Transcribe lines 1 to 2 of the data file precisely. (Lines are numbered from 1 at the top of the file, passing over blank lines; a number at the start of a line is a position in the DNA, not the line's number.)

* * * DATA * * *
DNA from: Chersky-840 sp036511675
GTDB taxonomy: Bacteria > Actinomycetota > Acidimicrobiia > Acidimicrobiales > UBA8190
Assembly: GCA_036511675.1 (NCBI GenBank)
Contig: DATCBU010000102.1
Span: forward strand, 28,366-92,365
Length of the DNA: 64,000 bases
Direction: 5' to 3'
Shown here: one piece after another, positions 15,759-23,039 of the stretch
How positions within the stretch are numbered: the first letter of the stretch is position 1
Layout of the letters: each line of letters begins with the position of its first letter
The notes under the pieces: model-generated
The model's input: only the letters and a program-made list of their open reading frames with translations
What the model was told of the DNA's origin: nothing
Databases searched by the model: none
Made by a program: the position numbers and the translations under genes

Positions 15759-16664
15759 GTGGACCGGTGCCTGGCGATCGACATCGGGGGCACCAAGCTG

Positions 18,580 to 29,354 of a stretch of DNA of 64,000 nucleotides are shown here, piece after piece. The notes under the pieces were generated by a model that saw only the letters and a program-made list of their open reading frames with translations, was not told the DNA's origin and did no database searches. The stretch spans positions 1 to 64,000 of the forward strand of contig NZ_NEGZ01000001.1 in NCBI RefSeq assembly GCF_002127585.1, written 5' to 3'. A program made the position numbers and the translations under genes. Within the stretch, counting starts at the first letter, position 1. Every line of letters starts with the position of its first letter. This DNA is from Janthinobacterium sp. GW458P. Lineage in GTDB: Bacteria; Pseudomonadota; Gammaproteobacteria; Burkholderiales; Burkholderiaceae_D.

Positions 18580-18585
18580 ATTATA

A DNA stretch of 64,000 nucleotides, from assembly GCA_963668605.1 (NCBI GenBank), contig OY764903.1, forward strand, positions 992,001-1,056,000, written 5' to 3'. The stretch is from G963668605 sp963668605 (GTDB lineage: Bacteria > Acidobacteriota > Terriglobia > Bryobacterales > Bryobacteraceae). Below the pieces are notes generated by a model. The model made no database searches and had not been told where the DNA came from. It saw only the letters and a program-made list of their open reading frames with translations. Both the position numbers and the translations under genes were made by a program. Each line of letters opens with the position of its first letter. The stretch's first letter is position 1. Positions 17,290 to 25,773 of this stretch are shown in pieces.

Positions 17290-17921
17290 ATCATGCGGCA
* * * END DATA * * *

DNA from: Chersky-840 sp036511675
GTDB taxonomy: Bacteria > Actinomycetota > Acidimicrobiia > Acidimicrobiales > UBA8190